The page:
Pamela Sargent (b. 1948)
From The Future Is Female! More Classic Science Fiction Stories by Women
Before 1975, there had been quite a number of science fiction anthologies that contained only works by men—even though, as SF editor Lisa Yaszek points out, at least 15% of the stories in genre magazines had been written by women over the previous decades.
That changed in 1975. As Pamela Sargent recalls, Vonda N. McIntyre asked the editors at Vintage “why an anthology of sf they had brought out included only stories by men” and challenged them to publish a collection of fiction exclusively by women. They expressed interest in the idea but told her someone would have to assemble the collection. “Knowing that I’d been trying to sell my anthology for a while, Vonda got in touch with me,” Sargent recalls. Which is how Women of Wonder came to be.
“Science fiction can provide women with possible scenarios for their own future development,” Sargent writes in the introduction to the book. “Only sf and fantasy literature can show us women in entirely new or strange surroundings. It can explore what we might become if and when the present restrictions on our lives vanish, or show us new problems and restrictions that might arise. It can show us the remarkable woman as normal where past literature shows her as the exception. Will we become more like men, ultimately indistinguishable from them with all their faults and virtues, or will we bring new concerns and values to society, perhaps changing men in the process?”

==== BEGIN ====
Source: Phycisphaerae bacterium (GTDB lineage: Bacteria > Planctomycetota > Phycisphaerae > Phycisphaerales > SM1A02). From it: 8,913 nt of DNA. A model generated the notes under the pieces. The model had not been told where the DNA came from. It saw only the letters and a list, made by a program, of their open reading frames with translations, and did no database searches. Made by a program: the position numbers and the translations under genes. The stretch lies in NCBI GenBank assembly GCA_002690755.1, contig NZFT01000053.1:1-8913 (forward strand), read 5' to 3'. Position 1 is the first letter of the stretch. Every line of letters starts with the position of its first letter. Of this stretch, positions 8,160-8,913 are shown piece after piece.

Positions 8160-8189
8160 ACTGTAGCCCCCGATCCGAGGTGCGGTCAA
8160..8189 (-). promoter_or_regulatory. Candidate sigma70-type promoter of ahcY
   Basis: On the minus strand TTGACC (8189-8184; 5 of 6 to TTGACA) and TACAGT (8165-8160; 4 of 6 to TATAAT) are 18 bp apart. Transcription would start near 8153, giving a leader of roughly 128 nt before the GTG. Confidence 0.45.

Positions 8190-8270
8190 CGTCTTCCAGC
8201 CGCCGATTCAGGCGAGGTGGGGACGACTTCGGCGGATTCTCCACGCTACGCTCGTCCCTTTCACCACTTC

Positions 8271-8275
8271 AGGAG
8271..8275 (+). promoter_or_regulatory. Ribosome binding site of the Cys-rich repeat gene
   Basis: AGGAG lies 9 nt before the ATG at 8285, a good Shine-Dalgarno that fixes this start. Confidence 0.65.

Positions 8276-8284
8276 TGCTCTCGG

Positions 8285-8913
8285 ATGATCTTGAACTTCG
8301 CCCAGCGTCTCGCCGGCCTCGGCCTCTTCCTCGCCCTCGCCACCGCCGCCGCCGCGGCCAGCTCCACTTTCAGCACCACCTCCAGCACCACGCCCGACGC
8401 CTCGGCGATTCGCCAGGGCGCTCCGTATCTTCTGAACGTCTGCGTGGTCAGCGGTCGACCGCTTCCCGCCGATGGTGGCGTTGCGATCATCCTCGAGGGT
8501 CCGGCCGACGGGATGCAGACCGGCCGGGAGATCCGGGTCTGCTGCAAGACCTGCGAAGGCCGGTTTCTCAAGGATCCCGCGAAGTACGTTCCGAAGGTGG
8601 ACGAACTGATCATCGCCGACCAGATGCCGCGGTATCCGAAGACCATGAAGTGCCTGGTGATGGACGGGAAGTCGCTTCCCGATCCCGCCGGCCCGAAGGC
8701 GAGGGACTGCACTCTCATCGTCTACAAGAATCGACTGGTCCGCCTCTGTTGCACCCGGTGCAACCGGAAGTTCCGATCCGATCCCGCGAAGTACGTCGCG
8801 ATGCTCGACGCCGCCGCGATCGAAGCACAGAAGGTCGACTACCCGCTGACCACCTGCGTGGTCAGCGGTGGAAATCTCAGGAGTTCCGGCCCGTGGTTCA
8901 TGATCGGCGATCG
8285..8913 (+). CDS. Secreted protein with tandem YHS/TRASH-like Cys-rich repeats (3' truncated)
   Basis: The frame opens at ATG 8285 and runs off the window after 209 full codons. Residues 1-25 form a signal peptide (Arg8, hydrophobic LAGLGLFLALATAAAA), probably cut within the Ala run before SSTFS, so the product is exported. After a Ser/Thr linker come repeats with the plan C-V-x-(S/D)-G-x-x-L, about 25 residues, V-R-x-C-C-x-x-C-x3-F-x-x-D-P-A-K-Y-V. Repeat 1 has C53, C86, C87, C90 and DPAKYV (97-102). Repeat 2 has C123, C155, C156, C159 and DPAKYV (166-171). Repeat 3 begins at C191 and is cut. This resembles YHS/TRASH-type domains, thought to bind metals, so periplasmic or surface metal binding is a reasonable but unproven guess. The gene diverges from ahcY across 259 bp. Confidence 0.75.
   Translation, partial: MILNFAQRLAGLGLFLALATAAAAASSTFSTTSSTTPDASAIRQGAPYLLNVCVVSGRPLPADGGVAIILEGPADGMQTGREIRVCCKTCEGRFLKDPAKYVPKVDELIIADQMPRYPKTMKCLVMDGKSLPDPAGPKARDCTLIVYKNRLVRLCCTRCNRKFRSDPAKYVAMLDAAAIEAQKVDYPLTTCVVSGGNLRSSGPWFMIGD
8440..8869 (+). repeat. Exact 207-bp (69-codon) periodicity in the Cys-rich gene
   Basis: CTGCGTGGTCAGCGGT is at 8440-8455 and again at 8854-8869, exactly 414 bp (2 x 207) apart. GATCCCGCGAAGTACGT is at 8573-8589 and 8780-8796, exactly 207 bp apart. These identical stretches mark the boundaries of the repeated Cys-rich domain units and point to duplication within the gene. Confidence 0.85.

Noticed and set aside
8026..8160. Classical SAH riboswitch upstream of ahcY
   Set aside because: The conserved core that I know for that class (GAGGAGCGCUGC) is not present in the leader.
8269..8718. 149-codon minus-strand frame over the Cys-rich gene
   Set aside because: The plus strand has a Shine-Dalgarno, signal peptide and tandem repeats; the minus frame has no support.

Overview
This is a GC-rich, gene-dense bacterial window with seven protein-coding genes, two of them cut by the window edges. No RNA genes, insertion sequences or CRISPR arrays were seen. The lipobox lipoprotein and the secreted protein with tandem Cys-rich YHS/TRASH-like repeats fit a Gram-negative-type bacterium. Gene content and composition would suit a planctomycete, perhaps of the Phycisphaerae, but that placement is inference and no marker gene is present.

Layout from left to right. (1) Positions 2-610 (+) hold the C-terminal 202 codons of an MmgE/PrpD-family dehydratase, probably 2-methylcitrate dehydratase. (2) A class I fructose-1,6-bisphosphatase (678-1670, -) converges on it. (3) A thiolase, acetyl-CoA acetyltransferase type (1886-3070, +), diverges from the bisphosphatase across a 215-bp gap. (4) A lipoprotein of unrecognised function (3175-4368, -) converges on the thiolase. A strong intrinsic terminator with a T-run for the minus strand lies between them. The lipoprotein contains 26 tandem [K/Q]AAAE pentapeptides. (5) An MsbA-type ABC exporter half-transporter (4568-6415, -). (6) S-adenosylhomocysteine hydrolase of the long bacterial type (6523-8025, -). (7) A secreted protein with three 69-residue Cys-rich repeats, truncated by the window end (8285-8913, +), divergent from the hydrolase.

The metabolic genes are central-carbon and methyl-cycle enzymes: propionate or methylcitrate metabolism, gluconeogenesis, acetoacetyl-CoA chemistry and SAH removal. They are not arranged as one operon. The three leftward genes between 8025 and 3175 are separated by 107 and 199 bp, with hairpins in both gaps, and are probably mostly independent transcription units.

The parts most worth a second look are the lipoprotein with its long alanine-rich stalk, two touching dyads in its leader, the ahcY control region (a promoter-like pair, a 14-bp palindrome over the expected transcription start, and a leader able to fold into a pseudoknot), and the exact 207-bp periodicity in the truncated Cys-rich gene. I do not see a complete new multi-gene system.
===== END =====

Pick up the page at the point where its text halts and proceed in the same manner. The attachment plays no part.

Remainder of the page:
In addition to her work on Women of Wonder (and its four follow-up volumes), Sargent was and is an award-winning author in her own right. For the second volume of The Future is Female!, the Library of America anthologies that harken back to the pioneering work by women in science fiction, Lisa Yaszek selected Sargent’s story, “If Ever I Should Leave You,” a surprisingly moving story about a woman who travels back in time to meet her recently departed lover.
You can read the story, free of charge, at our Story of the Week site, with an introduction describing a nightmare for any author: how the story, when it first appeared in a magazine, was “destroyed” by the editors.